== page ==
The Lobby was the second set after the Colorado Lounge to be built. I started improving all the textures that I quickly put together, such as chair and wall patterns. A few tartan motives have yet to be made.
A few drawings were rendered with Kerkythea, the rest with Vray.
There were so many renders of the Lobby that I decided to split this page into three more. The Green Service Hall, the Gray Service Hall and Ullman’s Office. So here only renders of the lobby and the Reception.
The Lobby entrance
After a few hours of rendering, I saw that the tables were floating.
This is the new one.
The painting on the right has still not been found. We call it ‘shadow figure’. This painting of a horse is the closest.
The Blood elevator
When Wendy runs through the red hallway, she gets to the hallway where the Blood elevator is. The set was built to scale elsewhere on the site of Elstree studios. In the Shining, the corridor appears to be behind Ullman’s office.
The green rug in the Shining
I think there are a total of five tapestries of which the green one is very dominant in the picture.
There is of course the red one, which pops up in different places.
Group of Seven
With the help of EYESCREAM, almost all paintings in the Lobby are now of high quality.
Most paintings are from the “group of seven”. A Canadian group of painters.
Lawren Stewart Harris, James Edward Hervey MacDonald, Arthur Lismer, Frederick Varley, Frank Johnston, Franklin Carmichael and Alexander Young Jackson. They are the seven founders.
Later more painters joined.
Alfred Joseph Casson, Lionel LeMoine FitzGerald and Barker Fairley are some of them.
All paintings are now ready in the Lobby. On the right is ‘The Solemn Land-1921’ of JEH MacDonald. On the left ‘Paysage D’hiver Laval’ of Cornelius Krieghoff. Both Canadian painters belong to the group of seven.
The Lobby Floor
I will now try to copy the floor as precisely as possible.
The American Indians patterns on the floor are inspired by floor drawings in The Ahwahnee hotel lobby.
There are 12 different designs, one of which is almost impossible to determine. It’s the pattern next to the stairs right next to the window. It is probably a round design.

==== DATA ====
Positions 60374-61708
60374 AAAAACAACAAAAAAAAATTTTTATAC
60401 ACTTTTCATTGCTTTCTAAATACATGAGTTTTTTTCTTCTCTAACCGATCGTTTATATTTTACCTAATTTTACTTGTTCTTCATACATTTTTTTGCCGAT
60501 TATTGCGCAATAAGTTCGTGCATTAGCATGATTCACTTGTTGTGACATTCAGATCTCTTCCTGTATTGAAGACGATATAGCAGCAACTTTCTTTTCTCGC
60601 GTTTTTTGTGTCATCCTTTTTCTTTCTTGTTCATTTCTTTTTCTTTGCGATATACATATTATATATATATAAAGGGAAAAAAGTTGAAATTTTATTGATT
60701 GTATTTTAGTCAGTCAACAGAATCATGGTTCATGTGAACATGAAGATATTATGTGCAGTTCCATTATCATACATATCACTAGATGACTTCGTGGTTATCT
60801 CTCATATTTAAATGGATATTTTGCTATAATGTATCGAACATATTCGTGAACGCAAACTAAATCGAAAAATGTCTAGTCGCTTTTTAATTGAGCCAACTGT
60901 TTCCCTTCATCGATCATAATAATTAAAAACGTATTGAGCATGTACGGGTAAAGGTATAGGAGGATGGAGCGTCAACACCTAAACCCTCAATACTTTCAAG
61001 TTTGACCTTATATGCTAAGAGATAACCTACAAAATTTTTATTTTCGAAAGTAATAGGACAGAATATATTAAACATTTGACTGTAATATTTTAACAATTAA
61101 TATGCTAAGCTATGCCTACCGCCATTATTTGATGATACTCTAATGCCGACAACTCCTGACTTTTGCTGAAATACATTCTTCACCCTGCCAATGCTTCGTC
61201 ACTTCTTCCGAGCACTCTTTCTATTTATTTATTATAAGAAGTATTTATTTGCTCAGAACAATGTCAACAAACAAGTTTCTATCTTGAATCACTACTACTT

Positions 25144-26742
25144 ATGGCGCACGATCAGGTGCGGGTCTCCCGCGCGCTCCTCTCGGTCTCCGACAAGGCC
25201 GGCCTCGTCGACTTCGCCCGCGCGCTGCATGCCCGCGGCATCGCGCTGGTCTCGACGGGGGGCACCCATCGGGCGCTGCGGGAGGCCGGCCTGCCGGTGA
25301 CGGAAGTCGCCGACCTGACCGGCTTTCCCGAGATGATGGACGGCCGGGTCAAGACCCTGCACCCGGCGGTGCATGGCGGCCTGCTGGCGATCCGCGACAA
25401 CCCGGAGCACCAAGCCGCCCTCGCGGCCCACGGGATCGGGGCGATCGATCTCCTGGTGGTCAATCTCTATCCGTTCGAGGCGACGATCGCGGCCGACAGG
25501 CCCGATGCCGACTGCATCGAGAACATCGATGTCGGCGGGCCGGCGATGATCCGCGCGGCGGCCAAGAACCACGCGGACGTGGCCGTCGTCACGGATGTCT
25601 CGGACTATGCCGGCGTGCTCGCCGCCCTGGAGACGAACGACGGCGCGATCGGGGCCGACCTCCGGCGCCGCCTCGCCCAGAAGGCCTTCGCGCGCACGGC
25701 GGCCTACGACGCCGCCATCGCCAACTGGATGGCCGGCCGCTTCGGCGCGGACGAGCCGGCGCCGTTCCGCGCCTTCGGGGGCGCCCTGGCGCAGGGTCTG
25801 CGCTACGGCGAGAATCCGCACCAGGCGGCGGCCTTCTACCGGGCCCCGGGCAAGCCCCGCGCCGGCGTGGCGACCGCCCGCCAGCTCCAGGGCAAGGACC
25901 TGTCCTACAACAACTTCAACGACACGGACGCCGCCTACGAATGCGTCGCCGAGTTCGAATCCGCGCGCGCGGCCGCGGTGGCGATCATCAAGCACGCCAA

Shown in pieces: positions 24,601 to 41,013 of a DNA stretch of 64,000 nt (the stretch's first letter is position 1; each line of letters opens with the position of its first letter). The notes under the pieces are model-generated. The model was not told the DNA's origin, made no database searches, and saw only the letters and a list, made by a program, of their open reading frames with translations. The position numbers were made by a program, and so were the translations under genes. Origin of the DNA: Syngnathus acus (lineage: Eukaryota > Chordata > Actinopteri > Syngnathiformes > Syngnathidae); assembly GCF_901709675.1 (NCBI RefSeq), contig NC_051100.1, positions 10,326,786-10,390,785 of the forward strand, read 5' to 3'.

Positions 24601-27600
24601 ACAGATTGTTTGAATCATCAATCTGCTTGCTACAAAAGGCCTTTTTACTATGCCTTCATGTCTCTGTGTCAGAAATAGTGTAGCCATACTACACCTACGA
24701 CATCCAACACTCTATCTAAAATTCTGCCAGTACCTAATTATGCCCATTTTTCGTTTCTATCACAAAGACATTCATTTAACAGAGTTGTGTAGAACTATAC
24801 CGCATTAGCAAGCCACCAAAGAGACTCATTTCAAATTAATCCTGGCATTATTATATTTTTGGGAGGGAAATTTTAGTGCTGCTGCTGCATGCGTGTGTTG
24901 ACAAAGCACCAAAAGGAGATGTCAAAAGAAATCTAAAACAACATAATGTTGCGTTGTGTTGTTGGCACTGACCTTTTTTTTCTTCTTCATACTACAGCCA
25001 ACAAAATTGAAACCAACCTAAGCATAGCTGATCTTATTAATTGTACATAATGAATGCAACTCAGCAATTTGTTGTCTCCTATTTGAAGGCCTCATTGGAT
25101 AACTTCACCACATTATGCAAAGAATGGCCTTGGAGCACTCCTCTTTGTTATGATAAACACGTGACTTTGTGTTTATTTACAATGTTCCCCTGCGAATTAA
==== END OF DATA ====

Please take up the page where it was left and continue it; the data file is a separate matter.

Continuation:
The floor on the set consisted of plywood plates, which were painted and then varnished. It can be seen from the reflection that not all plates connected. I still want to achieve that effect.
I now focus on the reception and its many loose items, such as the stamp machine, telephone console, cupboard with telephone books and notice board.
I never found the poster on the door of Julius Erving on the internet. Perhaps it was made by Stanley Kubrick’s art department. Or is there a poster that served as a basis adapted to the purpose that Stanley had in mind.
The reception is still under development. There is still a lot to be done. The clock needs a good dial and number of leaflets and newspapers belong on the counter.
The AVIS folder stand is made of acrylic. And a lot of stuff and furniture has yet to be made in the cashier and telephone room.
A reception render from the inside. The interior of the telephone room must now be filled,
The telephone switchboard is now ready. Only the headset is missing.
The phone book rack has yet to be completed. There is one telephone book outside America, namely Buenos Aires in Argentina. It will be on the middle shelf.
The first shot of Jack’s interview. The wooden sign next to the entrance is difficult to read. There are still words that I could not decipher.
There is still work to be done. The curtains in the hallway need a pattern.
The same cigarette machine can be seen in the Gamesroom. It’s directly to the left of the double door under the Monarch poster.